Could Nordstrom Sue Trump for His Angry Ivanka Tweet?

A top ethics lawyer says the company should.

John Locher/AP

On Wednesday morning, President Donald Trump fired off a tweet attacking Nordstrom, saying that the department store has treated his eldest daughter, Ivanka, “so unfairly.” The tweet came just days after Nordstrom announced it would no longer sell Ivanka Trump’s clothing and accessories line; the company said the brand had performance problems, but the move came in the wake of a social-media campaign calling for a boycott of businesses selling Trump-branded wares. Shortly after Trump sent out the tweet from his personal account, it was retweeted by the official account for the president of the United States.

Trump’s attack on Nordstrom is just the latest example highlighting the many conflicts of interest that tie together his business interests and the presidency. Trump has singled out companies before (he tweeted about the cost of Air Force One, manufactured by Boeing, which then saw its stock fall), but this time he set his sights on a business directly affecting his daughter’s own. “Knowing that he’s doing it just for his family’s business interest is disturbing,” says Jordan Libowitz, a spokesman for Citizens for Responsibility and Ethics in Washington. “The real question to ask,” he adds, “is how does it benefit Kushner?” While Ivanka Trump does not have an official role in the White House, her husband, Jared Kushner, is a top adviser to the president.

Norm Eisen, who is the chair of CREW’s board and a former White House ethics lawyer, stated that Trump’s tweet is grounds for a lawsuit.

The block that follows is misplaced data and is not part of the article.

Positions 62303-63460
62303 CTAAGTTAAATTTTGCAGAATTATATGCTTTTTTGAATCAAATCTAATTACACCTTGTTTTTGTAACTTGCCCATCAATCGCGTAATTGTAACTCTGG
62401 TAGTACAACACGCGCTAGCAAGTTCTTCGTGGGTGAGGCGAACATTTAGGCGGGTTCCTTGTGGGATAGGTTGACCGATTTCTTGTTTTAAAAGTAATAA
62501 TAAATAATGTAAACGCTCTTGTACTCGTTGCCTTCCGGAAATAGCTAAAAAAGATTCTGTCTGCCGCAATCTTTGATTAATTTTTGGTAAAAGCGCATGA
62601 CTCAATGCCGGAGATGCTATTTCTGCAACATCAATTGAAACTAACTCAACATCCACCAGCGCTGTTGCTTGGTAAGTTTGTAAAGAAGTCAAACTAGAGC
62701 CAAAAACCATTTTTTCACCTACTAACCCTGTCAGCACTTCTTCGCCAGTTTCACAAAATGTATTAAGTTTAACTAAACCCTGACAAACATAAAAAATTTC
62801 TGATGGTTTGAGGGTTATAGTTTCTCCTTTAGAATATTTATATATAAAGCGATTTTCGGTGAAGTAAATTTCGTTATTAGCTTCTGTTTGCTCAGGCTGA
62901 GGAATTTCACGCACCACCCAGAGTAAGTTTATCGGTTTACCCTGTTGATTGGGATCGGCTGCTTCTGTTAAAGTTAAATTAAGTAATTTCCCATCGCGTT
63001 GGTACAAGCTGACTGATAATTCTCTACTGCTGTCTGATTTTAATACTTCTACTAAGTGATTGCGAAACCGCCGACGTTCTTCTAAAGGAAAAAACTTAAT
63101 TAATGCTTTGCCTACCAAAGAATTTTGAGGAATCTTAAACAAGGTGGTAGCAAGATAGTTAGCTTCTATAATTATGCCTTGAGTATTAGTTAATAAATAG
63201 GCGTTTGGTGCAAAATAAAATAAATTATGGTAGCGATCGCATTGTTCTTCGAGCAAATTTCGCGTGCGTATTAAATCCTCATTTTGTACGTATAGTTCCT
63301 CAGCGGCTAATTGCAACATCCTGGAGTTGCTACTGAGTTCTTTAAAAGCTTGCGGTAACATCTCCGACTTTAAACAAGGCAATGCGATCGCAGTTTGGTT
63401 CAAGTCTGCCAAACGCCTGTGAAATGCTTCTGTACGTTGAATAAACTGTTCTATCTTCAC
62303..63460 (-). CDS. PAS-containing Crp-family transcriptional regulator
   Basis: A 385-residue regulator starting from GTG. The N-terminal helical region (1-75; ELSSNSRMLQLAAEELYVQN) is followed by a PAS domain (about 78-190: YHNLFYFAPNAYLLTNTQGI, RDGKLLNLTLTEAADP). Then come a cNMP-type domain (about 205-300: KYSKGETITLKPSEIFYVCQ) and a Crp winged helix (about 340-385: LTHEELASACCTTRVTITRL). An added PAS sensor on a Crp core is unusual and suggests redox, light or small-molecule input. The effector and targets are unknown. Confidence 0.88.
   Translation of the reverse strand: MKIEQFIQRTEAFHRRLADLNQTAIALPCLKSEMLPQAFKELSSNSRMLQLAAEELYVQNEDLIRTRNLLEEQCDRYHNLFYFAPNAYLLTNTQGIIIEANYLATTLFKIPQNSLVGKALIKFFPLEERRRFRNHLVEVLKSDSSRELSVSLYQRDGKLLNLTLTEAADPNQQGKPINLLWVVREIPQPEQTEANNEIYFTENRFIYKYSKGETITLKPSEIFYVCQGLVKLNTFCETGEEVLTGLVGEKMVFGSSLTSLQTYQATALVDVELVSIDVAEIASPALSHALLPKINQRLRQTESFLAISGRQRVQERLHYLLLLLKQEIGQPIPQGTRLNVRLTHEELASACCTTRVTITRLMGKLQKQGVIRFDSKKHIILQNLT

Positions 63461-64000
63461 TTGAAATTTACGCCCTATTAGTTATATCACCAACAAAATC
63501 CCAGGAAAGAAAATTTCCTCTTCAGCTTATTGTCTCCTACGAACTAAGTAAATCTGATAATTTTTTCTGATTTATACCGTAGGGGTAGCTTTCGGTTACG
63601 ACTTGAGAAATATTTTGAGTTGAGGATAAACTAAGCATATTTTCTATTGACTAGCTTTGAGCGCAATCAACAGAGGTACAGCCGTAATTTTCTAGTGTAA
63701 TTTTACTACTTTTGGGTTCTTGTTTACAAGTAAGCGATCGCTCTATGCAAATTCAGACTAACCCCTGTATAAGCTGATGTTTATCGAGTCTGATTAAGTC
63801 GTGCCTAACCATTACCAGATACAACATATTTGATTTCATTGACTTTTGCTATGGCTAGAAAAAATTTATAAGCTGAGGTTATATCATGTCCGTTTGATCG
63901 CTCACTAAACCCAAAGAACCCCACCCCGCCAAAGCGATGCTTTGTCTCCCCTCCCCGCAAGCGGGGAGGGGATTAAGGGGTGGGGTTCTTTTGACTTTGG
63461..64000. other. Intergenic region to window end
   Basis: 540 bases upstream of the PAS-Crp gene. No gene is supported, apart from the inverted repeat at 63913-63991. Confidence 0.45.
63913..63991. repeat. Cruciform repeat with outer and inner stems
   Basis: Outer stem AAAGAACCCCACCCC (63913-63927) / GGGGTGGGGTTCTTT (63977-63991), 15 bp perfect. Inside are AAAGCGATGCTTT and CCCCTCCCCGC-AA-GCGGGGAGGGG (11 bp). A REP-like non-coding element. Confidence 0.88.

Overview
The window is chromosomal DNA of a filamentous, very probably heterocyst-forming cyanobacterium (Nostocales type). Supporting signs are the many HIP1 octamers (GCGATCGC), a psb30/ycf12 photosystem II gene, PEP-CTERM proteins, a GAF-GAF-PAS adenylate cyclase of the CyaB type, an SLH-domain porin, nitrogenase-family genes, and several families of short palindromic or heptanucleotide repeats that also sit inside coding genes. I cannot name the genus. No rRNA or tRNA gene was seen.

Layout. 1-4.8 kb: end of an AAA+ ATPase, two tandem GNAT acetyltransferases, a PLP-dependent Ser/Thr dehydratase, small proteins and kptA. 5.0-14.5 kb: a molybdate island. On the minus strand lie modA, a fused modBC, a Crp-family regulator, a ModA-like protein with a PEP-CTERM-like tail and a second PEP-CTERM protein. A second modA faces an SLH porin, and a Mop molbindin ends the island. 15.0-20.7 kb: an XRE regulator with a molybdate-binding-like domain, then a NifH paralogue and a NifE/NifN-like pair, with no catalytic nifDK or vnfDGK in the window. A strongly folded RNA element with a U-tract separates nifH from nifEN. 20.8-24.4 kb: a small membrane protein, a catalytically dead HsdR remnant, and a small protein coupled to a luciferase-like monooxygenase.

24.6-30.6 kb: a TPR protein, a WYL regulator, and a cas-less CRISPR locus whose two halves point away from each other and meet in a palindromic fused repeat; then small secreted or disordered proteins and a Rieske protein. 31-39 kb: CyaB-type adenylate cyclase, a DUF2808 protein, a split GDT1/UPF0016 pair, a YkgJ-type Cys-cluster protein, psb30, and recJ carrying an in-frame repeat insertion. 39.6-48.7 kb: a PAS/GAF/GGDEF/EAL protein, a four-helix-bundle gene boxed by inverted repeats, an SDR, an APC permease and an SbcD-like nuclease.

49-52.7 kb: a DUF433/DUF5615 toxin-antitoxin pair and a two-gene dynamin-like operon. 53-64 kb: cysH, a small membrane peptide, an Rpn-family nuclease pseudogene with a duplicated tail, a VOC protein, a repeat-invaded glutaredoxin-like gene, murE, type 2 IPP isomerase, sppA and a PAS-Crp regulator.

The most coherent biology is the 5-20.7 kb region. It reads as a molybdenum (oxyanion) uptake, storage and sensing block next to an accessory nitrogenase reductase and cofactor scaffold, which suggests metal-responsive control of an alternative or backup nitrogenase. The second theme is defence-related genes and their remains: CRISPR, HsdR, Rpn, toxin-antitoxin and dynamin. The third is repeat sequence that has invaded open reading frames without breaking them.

Ethics lawyers have repeatedly called Trump’s attempt at separating himself from his businesses before taking office insufficient. In January, CREW filed a lawsuit against Trump for violating the Constitution on the grounds that he is receiving payments from foreign governments.


as we head into 2020 is whether politics and media will be a billionaires’ game, or a playing field where the rest of us have a shot. That's what Mother Jones CEO Monika Bauerlein tackles in her annual December column—"Billionaires Are Not the Answer"—about the state of journalism and our plans for the year ahead.

We can't afford to let independent reporting depend on the goodwill of the superrich: Please help Mother Jones build an alternative to oligarchy that is funded by and answerable to its readers. Please join us with a tax-deductible, year-end donation so we can keep going after the big stories without fear, favor, or false equivalency.


as we head into 2020 is whether politics and media will be a billionaires’ game, or a playing field where the rest of us have a shot.

Please read our annual column about the state of journalism and Mother Jones' plans for the year ahead, and help us build an alternative to oligarchy by supporting our people-powered journalism with a year-end gift today.

We Recommend


Sign up for our newsletters

Subscribe and we'll send Mother Jones straight to your inbox.

Get our award-winning magazine

Save big on a full year of investigations, ideas, and insights.


Support our journalism

Help Mother Jones' reporters dig deep with a tax-deductible donation.


We have a new comment system! We are now using Coral, from Vox Media, for comments on all new articles. We'd love your feedback.